ANY Budget that is not thoroughly reckless is bound to be a balancing act or, in a more cynical formulation, the Chancellor seeing what he or she can get away with. That was especially true of this week’s announcements by Rishi Sunak.

In normal circumstances, the figures would have looked eye-wateringly irresponsible – around £65 billion of additional spending over the next two years, followed by a huge jump in corporation tax, from 19 per cent to 25% for the biggest firms. Even that, if it actually transpires, will claw back less than half of what’s being spent. But these are far from normal times; with large sections of the economy still mothballed, we face the greatest economic challenge in centuries.

The balance Mr Sunak had to find was between failing to provide short-term stimulus to give firms an incentive to spring back into action, produce rapid growth and minimise job losses, and the recognition that the colossal sums involved will eventually need to be found. In the past year, the Government has spent around 10 times more borrowed money than usual, with much of the economy on pause.

Even with interest rates at historic lows, headline government debt is heading above £2.5 trillion: a sum that, if paid off at £1,000 a second, would take more than 75 years to clear. Since that doesn’t include state or most public sector pensions, PFI commitments, carbon reduction costs, promised infrastructure investment and other expenditure that has been promised, the real picture is much worse.

If we are not to burden our grandchildren with such costs, a move towards fiscal restraint – whether it comes as tax rises, freezing allowances and public sector pay, or spending cuts – is inevitable. But to impose them now, when almost every sector of the economy has been brought to its knees, would be disastrous.

In the short term, withdrawing government support before businesses have a chance to get back on their feet would not only halt wider recovery in its tracks, close thousands of firms and potentially cost millions of jobs, it would make the expenditure and sacrifices of the past year pointless.

Herald View

Herald View

So the measures across the UK, such as extension of the furlough scheme, the uplift in Universal Credit, and grants to the self-employed are all welcome. For firms, the next two years’ tax breaks and “superdeductions” – which allow them to write off 25 per cent of capital investments – are a real incentive to move aggressively to build and produce growth.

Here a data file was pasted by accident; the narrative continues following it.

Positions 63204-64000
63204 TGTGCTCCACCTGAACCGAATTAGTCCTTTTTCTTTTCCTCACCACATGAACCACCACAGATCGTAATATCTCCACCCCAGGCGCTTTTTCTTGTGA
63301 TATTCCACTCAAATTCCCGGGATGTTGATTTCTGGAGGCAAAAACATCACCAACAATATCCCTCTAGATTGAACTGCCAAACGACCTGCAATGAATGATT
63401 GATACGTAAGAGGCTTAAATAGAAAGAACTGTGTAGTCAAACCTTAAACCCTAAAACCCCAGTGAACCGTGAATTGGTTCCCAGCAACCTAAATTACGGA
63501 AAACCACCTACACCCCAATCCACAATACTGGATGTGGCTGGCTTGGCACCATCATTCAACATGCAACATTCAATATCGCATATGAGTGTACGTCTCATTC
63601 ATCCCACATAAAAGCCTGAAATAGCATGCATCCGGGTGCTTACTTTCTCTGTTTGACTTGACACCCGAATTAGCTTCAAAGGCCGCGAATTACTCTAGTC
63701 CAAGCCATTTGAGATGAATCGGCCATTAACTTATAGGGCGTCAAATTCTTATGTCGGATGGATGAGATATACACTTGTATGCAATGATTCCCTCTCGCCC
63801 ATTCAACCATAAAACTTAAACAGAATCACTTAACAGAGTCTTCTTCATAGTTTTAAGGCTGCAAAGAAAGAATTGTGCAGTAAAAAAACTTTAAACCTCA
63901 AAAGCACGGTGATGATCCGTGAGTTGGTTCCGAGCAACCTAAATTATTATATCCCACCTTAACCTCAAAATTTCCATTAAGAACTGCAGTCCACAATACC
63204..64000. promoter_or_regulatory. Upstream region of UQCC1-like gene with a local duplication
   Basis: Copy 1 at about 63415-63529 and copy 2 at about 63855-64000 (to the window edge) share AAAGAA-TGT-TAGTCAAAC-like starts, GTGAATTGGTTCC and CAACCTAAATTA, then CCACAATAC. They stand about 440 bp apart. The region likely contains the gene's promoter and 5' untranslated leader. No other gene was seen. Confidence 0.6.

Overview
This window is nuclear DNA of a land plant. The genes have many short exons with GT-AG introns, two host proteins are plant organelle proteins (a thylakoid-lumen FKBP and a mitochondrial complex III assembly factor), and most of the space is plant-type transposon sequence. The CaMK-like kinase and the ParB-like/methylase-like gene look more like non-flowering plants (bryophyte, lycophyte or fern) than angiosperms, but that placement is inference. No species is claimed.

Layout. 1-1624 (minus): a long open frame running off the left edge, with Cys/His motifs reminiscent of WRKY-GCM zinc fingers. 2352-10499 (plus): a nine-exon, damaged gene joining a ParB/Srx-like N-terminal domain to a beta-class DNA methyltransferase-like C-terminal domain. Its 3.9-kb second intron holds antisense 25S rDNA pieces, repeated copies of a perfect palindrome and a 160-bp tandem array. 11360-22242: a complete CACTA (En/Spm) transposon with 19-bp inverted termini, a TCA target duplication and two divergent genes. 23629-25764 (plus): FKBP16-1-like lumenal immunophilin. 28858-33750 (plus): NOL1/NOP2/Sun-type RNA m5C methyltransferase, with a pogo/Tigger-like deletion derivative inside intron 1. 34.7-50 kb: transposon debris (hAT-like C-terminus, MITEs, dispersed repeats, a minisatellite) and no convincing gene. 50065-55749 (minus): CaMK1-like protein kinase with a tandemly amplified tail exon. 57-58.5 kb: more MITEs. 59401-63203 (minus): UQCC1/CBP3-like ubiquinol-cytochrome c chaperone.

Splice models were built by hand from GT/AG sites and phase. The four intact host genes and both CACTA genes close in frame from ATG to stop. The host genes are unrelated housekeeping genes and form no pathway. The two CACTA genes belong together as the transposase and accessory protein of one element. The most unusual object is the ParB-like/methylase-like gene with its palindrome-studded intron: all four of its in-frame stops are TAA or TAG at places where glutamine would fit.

There are other areas that merit attention: business rates, even before the pandemic, were wildly out of step with commercial rents, business turnover, decline of the high street and increasing dominance of internet – and distribution-based companies. Relief in that sector is a greater priority, and better value, than initiatives such as the stamp duty cut. The best service for those wanting to get on the housing ladder, for the construction sector and the general health of the economy would be to encourage much more building.

There are some reasons for optimism; despite the hardships endured by many, others (particularly pensioners, some furloughed public sector workers and those who can comfortably work from home) have actually stored up money during lockdown, and there is reason to believe that there will be a strong bounce back in sectors such as retail, hospitality and travel.

Partly because we have fallen so badly, the current growth estimates are for four per cent this year, and perhaps as much as twice that in 2022. To put that in context, there has only been one year since the financial crisis when figures reached the levels normal before 2008.

In Scotland, business should be provided with clear assurances that Holyrood also recognises the vital importance of enabling that sort of growth; without it, there is no recovery, no safeguarding of jobs, no ability to fund public services and repay public debt. As we keep saying, fiscal responsibility is important and support, for the moment, still necessary, but clarity on the Government’s intended direction of travel is absolutely essential.